Enabling the OData endpoint on a WCF RIA Services DomainService

There is 2 ways to add an OData endpoint to your RIA Services. During the assisted generation, one of the wizard options offers you to add it via a simple checkbox “Expose OData endpoint”:


And you’re done. If you have an existing solution, you can also add the OData endpoint after the wizard process. For that, the first thing to do is to declare it inside your web.config file with the following piece of XML:

    <add name="OData" type="System.ServiceModel.DomainServices.Hosting.ODataEndpointFactory, 
               System.ServiceModel.DomainServices.Hosting.OData, Version=, 
               Culture=neutral, PublicKeyToken=31bf3856ad364e35" />

Just after the following tag:


After that, you need to specify in your DomainService’s code which method will be called by default on the URL /NameOfYourEntity thanks to the following attribute:

 [Query(IsDefault = true)]

For instance, if you’re taking the source code of the Book Club application shared in the previous article, you need to review these 2 following methods:

 [Query(IsDefault = true)]
public IQueryable<Book> GetBooks()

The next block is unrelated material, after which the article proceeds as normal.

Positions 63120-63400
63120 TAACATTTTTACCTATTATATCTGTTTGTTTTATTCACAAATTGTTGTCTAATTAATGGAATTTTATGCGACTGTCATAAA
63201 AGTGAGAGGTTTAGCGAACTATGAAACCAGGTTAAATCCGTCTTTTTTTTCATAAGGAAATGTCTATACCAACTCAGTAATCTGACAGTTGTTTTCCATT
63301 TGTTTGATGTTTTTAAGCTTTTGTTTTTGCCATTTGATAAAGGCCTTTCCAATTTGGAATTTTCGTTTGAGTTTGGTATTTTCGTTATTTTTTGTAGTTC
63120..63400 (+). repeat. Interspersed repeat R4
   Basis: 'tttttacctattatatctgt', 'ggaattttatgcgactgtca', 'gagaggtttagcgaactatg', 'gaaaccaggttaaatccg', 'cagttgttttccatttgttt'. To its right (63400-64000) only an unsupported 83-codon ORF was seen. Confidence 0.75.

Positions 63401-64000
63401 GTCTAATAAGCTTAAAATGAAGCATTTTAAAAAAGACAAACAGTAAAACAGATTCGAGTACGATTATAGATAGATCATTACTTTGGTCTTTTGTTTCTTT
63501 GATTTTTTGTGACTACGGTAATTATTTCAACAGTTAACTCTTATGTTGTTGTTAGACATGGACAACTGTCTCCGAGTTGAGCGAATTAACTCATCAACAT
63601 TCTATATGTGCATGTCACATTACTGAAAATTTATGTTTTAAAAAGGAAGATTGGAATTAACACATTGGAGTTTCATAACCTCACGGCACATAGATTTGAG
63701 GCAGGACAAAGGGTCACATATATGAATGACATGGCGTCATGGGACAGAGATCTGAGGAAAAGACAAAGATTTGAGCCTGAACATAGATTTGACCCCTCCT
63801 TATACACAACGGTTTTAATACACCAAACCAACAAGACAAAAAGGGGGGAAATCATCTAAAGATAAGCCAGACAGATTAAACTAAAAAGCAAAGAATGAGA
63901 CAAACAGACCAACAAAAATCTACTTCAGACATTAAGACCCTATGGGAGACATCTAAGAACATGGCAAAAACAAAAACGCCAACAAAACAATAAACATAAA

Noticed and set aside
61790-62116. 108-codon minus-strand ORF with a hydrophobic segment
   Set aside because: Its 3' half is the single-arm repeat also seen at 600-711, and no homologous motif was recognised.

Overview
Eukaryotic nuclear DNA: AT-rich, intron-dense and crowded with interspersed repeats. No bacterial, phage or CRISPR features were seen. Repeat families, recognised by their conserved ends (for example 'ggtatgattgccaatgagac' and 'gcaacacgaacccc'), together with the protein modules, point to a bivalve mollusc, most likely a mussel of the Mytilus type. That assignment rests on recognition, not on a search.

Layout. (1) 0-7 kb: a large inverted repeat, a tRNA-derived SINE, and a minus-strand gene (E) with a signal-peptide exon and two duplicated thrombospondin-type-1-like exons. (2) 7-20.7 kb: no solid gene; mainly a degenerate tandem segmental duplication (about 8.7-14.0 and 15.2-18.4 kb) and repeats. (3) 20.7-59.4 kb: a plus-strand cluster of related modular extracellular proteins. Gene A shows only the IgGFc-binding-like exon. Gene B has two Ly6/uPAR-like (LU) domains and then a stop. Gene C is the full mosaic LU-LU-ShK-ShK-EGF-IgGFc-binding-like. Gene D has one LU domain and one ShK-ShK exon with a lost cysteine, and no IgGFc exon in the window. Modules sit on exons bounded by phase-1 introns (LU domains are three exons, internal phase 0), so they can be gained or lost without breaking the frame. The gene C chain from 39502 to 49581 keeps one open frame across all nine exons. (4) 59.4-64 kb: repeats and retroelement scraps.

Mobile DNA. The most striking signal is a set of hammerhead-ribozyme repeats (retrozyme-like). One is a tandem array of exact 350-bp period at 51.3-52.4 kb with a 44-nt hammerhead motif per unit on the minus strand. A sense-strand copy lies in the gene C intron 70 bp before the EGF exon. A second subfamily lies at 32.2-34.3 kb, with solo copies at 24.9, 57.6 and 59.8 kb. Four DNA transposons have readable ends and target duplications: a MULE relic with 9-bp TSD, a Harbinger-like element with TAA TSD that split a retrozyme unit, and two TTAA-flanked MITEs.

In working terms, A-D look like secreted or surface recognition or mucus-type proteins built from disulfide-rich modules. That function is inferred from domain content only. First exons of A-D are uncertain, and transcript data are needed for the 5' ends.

return this.ObjectContext.Books.OrderBy(b => b.Title);
 [Query(IsDefault = true)]
public IQueryable<Category> GetCategories()
    return this.ObjectContext.Categories.OrderBy(c => c.CategoryName);

Once done, the endpoint will be available through this kind of formatted URL:


This formatting works if you’ve generated your solution by creating it with the “Silverlight Business Application” template. If you added your DomainService manually to your ASP.NET project, this will probably more look like this:


For instance, with our Book Club application, after adding the OData endpoint, here is the URL to use:


Because our DomainService is being hosted inside the BookShelf.Web project inside the Services directory. With my current hosting in Azure, you can then freely play with this public URL:

Thus, if you’re using the Silverlight OData Explorer application with this public URL in Azure, you’ll have this kind of output:


Note: you’ll need to install & run the Silverlight OData Explorer application in the elevated trust “Out of Browser” mode to by-pass the native cross-domains calls limitations of Silverlight as I haven’t set a cross domain policy file on the root of my hosting.

Limitations of the WCF RIA Services OData endpoint and differences with WCF Data Services

Well, OData seems to be wonderful! If I’m exposing my WCF RIA Services layer with OData, am I the king of the world? Well, not yet…